Provo bands use “crowdfunding” sites to finance their projects

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It takes money to make music.

The process of renting a studio, mixing and mastering songs and packaging the finished product can cost thousands of dollars. It’s no wonder that local musicians, most of whom live on a strict student budget, have looked for alternative ways to fund their projects.

Eyes Lips Eyes, a local band that relocated to Los Angeles, is the latest of several Provo bands to use a “crowdfunding” website to finance its music endeavors.

Crowdfunding is a term used to describe the process in which a group of people pledge money, usually via the Internet, to support any variety of projects launched by another person or group. Brandon Hatch, a BYU alumnus and bassist for Eyes Lips Eyes, said the idea of relying on fans to fund their latest record — a project that will probably be released by a major record label — wasn’t immediately appealing to his band.

“At first we were a little hesitant to ask people for money,” Hatch said. “But then we started to realize that the concept is pretty cool. We almost prefer that people get the album by participating in the pledge. It gets them involved and they get to feel a part of the process.”

Eyes Lips Eyes launched its campaign on a website called Pledge Music, which focuses solely on raising money for music projects. Pledge Music, along with other crowdfunding sites like Kickstarter, provides a platform for bands to urge fans to pledge money with a variety of incentives and creative, often quirky, description videos.

Incentives for donating to Eyes Lips Eyes’ project range from an advanced digital copy of the finished album (for $10 pledges) to a skydiving date with the band (for a mere $5,000 pledge). Hatch said creative and worthwhile incentives are what make crowdfunding projects fun for fans.

“You get to pick a pledge amount and for that pledge you get some awesome stuff,” Hatch said. “It’s like going into a store and purchasing something, except all the money goes into making a record by one of your favorite bands.”

Baby Ghosts is another local band that turned to crowdfunding. Last October the band launched a Kickstarter campaign to help get some songs recorded. Bret Meisenbach, the band’s drummer, said part of the reason they chose to use Kickstarter was that several other Provo bands — including Book on Tapeworm, The Mighty Sequoyah and Timber! — had successfully funded their projects through the website.

“I’ve been in bands for a while and I know that it takes a lot to get your music recorded,” Meisenbach said. “We decided to do it because it seemed like a fast route.”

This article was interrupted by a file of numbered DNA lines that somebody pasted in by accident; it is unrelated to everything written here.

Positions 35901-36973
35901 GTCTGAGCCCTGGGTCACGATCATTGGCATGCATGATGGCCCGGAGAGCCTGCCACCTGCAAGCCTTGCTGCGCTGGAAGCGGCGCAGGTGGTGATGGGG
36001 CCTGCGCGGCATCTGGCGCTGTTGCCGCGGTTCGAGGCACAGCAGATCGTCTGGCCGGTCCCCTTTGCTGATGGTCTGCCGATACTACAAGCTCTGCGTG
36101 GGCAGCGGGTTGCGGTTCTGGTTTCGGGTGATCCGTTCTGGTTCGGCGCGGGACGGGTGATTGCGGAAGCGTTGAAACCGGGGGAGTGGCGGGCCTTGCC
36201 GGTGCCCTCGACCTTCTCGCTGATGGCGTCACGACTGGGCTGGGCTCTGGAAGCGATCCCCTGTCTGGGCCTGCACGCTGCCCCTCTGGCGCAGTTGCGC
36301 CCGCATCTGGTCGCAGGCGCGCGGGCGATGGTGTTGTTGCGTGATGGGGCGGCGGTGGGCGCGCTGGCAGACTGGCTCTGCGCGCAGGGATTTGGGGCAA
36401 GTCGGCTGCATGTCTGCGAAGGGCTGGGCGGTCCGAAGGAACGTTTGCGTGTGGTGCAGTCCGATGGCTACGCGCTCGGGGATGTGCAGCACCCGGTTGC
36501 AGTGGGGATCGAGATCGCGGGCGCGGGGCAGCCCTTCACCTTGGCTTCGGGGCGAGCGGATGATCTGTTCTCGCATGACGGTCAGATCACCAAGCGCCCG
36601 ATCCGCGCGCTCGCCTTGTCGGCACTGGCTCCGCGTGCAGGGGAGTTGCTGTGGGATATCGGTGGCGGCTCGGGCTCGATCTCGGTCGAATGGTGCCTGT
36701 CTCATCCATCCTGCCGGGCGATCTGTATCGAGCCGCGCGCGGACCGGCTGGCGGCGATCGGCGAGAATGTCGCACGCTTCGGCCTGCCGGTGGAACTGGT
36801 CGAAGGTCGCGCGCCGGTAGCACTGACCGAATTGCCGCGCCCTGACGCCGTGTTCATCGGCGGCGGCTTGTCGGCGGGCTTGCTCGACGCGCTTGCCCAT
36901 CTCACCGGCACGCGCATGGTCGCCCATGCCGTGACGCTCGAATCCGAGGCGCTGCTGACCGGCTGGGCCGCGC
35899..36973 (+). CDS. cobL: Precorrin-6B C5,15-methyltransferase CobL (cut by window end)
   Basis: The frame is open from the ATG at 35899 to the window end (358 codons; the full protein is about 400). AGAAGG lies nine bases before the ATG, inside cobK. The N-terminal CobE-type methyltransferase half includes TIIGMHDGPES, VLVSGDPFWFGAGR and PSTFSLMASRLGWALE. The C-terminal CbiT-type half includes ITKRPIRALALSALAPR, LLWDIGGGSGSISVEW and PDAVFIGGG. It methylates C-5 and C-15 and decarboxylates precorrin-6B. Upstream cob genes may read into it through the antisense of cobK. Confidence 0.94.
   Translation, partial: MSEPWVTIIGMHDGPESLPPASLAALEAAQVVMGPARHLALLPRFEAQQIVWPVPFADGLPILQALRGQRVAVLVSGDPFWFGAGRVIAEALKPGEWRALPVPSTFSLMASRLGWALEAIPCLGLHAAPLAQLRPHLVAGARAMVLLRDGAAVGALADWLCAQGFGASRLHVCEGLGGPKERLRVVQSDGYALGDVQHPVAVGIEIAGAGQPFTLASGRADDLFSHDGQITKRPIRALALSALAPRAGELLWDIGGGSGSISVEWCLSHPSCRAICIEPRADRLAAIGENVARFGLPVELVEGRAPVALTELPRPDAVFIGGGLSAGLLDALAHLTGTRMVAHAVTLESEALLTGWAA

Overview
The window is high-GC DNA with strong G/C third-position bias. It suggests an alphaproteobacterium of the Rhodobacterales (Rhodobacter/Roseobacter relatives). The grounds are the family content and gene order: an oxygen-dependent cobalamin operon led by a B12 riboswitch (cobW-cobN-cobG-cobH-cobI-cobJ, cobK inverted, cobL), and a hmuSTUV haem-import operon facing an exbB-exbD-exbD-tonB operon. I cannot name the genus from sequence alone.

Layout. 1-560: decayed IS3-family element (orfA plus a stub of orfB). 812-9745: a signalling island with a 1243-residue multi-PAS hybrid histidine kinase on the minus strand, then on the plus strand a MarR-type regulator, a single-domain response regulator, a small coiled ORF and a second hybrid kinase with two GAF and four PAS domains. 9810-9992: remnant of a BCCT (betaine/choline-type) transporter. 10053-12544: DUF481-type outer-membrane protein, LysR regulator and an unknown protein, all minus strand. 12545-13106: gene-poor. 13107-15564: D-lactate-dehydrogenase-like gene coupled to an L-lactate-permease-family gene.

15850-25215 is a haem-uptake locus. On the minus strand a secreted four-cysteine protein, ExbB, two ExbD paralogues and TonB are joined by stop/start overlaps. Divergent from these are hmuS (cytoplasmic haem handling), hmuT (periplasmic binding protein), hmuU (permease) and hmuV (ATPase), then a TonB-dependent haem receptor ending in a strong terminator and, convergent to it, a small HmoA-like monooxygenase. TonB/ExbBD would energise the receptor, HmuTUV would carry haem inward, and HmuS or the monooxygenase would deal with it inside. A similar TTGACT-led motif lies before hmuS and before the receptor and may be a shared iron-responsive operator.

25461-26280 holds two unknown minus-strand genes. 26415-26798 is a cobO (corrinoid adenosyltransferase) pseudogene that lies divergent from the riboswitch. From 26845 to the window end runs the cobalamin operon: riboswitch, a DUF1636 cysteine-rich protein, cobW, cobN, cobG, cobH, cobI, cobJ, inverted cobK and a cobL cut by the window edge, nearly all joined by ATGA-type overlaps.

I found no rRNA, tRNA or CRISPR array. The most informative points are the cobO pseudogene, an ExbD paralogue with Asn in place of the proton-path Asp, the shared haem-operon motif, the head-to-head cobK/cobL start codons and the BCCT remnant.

Baby Ghosts ended up reaching their goal, thanks in large part to generous donations from their close friends.

“All of our donations came from really good friends,” Meisenbach said. “But they all got cool incentives in return, so it’s better than just begging your friends for money. You don’t have to put pressure on them that way.”

Although Baby Ghosts was successful with its campaign, Meisenbach is still on the fence as to whether or not Kickstarter campaigns are good for local bands.

“If you’re a new band it’s good because your close friends are excited and it can help you get off to a quick start,” he said. “And if you’re a really big band it might work well because your fans will probably be more excited about the incentives. But bands in the middle might have a harder time.”

Successful Kickstarter projects by Baby Ghosts and others make crowdfunding campaigns seem like a no-brainer for any local band. Some local musicians, however, aren’t convinced bands should place the onus of financing an album on their fans.

Chance Clift (also known as Chance Lewis, his emcee moniker) released an album last month the old-fashioned way: he got a job, bought some recording gear and a laptop and spent three years learning the ins and outs of recording. Despite the hard work and long hours of learning, Clift said he has no regrets.

“Over the last couple years I got tired of paying other people to record my music, so I learned how to do it myself,” he said. “It wasn’t as quick and easy as doing a Kickstarter to pay someone to record my album, but it was way more rewarding.”

Clift is adamant local bands should do all they can to finance their own projects before turning to their fans.

“I think Kickstarter should be used as a last resort for bands who are out of options, not the automatic reflex for every band who releases an album,” he said.

For those who are considering crowdfunding for their project, Clift has words of advice.

“Remember that your fans are doing you a favor, not the other way around,” he said. “Don’t make your fans feel like you’re doing them a favor by letting them give you money.”

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